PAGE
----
From Sunday to Monday: Perseverance in Goodness

Here is a little prediction for you. Everyone who goes to Mass this morning will listen to the Parable of the Good Samaritan and resolve to be a better neighbour to others — more kindly, more compassionate, more generous. But come Monday morning, with its prospect of another day at the office or a mound of dirty laundry to be washed or even (whisper it not) a complicated and lengthy office of Vigils to celebrate St Benedict, and the milk of human kindness will quickly turn to yoghurt in our veins. We want to be good; we want to be all the things the gospel asks of us; but wishing and wanting don’t make things happen. We may have an impulse of kindness and generosity now and then, but to make them habitual requires hard work and many failures. That tends to put people off, rather like trying a new diet and slipping back into old habits once the initial enthusiasm has worn off. Why bother trying? Why not just accept that we can’t?

Perseverance is a very unshowy quality, but also very important in monastic life and indeed the Christian life in general. It means getting up again as soon as one has fallen, plodding on when one cannot run, trying one’s best even though one is doubtful of the outcome. It is a grace and, as such, one we can pray for, must pray for if we are to follow the teaching of Christ. Most of us are not Good Samaritans most of the time. We are not even priests or levites passing by. We are, though we may be reluctant to admit it, lying bruised and bloodied by the wayside, needing the Good Samaritan’s help. Learning to accept graciously is as important as learning to give graciously, but in many ways we find it harder because, of course, it takes us from being centre stage, from active to passive. If our resolve to be kinder, more compassionate, more generous doesn’t last into Monday, maybe our readiness  to accept the kindness, compassion and generopsity of others can. Sometimes it is only experiencing the goodness of others that can lead us to become good in our turn.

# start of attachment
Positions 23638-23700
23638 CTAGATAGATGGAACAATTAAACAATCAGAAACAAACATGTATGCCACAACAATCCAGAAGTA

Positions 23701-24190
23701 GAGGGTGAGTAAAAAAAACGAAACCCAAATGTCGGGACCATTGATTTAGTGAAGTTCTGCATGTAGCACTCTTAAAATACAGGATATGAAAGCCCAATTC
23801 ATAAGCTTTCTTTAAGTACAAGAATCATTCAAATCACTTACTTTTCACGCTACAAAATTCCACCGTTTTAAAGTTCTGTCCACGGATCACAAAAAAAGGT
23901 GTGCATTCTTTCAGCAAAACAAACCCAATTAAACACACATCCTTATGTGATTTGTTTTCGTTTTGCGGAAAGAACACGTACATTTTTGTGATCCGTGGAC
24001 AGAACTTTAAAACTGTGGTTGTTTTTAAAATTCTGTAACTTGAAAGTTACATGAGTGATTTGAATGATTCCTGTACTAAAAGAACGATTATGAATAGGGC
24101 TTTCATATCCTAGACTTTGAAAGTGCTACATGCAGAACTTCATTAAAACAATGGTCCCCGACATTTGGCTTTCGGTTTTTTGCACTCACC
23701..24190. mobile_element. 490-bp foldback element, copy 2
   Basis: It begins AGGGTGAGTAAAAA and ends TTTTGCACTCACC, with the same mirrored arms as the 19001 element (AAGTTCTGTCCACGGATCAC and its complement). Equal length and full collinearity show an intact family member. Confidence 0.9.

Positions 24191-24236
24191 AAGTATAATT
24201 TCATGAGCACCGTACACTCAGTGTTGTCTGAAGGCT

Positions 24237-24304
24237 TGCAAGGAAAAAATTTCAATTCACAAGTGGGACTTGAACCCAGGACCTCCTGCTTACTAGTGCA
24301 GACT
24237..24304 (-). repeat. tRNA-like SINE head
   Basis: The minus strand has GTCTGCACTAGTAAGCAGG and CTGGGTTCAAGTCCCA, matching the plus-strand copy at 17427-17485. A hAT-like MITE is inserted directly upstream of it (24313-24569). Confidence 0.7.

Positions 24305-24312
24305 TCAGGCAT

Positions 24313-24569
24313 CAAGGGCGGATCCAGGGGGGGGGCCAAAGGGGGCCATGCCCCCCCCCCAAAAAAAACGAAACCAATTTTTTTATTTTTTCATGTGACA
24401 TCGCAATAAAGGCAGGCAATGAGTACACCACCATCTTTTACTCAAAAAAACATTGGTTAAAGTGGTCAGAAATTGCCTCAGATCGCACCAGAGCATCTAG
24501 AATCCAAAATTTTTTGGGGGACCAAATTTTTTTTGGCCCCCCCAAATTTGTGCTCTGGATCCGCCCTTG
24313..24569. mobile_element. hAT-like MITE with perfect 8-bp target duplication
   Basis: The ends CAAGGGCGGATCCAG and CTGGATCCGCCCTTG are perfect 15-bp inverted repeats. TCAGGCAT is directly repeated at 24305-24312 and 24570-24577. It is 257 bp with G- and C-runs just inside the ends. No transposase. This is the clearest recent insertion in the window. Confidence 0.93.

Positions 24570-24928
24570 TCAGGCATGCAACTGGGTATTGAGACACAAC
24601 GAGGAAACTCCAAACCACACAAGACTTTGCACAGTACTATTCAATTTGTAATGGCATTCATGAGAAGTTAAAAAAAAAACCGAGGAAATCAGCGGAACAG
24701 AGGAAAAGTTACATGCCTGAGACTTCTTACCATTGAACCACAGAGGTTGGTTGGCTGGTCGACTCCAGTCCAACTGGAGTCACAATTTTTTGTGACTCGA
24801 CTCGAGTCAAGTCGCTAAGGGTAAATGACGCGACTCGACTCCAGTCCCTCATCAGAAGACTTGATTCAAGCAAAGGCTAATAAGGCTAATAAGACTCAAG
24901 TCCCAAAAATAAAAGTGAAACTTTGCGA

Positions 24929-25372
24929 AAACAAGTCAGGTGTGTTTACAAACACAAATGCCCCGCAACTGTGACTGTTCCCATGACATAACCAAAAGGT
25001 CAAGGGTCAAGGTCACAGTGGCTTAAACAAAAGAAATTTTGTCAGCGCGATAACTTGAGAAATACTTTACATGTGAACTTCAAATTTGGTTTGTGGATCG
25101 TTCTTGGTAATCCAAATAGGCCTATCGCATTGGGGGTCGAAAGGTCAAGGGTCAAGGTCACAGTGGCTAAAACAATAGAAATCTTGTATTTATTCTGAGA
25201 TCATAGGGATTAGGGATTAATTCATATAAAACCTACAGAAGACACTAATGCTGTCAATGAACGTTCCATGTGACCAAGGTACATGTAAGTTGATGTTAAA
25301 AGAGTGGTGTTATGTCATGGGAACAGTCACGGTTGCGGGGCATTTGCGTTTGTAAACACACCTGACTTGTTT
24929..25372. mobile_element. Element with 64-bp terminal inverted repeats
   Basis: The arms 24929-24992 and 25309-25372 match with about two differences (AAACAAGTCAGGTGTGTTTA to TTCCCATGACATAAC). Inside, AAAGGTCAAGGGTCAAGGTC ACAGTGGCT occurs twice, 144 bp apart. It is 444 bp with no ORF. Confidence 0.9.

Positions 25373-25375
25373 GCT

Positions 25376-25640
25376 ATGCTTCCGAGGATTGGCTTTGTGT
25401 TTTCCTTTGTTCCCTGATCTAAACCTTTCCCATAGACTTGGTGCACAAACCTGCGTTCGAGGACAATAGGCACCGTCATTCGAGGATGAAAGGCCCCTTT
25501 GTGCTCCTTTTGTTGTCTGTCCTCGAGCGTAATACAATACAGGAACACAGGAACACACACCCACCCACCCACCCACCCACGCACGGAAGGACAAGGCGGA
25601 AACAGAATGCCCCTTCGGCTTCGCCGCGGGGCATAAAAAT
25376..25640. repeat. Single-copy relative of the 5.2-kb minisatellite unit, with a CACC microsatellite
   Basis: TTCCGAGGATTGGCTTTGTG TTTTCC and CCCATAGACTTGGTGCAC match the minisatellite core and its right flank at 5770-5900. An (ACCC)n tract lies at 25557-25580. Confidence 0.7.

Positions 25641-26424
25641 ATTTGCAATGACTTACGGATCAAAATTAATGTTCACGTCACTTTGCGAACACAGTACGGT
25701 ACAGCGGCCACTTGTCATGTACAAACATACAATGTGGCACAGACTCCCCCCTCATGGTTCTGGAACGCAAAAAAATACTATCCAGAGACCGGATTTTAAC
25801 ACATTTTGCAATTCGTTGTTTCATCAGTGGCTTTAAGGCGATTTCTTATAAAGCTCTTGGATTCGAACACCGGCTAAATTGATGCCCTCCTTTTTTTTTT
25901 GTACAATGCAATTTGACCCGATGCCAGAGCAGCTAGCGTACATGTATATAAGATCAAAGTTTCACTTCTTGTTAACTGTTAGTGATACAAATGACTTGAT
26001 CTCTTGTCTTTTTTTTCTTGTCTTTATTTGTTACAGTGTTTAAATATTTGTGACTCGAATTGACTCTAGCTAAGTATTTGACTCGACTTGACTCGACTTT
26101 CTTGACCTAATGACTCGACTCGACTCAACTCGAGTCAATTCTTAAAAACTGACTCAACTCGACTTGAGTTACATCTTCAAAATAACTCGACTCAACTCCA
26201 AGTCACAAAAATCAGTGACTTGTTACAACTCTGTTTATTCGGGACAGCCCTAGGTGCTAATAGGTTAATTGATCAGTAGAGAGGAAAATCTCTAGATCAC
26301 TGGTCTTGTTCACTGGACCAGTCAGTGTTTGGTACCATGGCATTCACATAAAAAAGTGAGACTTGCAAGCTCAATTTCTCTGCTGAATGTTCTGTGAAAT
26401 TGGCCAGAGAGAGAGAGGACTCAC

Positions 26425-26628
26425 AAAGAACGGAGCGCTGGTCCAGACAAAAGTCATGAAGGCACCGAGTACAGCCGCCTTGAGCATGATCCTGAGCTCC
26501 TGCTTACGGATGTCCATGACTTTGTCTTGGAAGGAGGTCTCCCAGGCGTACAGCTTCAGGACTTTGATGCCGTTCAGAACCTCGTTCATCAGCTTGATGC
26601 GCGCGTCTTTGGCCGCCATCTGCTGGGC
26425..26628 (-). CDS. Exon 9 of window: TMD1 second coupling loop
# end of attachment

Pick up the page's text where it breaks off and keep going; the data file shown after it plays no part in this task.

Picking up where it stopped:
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11 thoughts on “From Sunday to Monday: Perseverance in Goodness”

  1. Am I right that you would welcome a virtual little bottle of oil sent in your general direction?
    I wish you a very blessed Good Samaritan Sunday.

  2. There were resonances of an old Petula Clark pop song in there Sister, I shall have it in my head till I get to church! However, the more important thing I shall have in my head is the verse of “Brother, sister, let me serve you”, that goes “pray that I may have the grace to let you be my servant too”… Ah.. so hard! I notice it hardest in those who have done their best to live a life of service. NOT being “useful” comes so hard..

    blessings today

  3. One wonders if the victim decided to become kinder and more generous or did he decide to travel to Samaria to ask for the benefit of being supported for the rest of his life?

  4. You are so right when you stress the need to be willing to receive as well as to give. Ungracious refusal of someone’s wish to help is so wrong. I do my shopping on a mobility scooter, and many people offer me help. I am always grateful for their kindness, and even if it is something I can do for myself, I always thank them for their offer, so that they are not put off helping another time.

  5. We did the parable at our Services today. With two different preachers – it was interesting to contrast the slightly different take on the parable.

    But the word perseverance featured in both of them and the need for love and tolerance, even for strangers or those who are different to us was the central theme of both sermons.

    Lovely to match your word too them here.

  6. Nothing like facing dishes to be washed or mounds of bureaucratic emails/memos to face to dim the glow of a Sunday resolution.
    Sometimes receiving kindness is difficult especially when we have no choice but to rely on others.
    Great reminders on these and other points.
    Thank you, Sister Catherine!

    !

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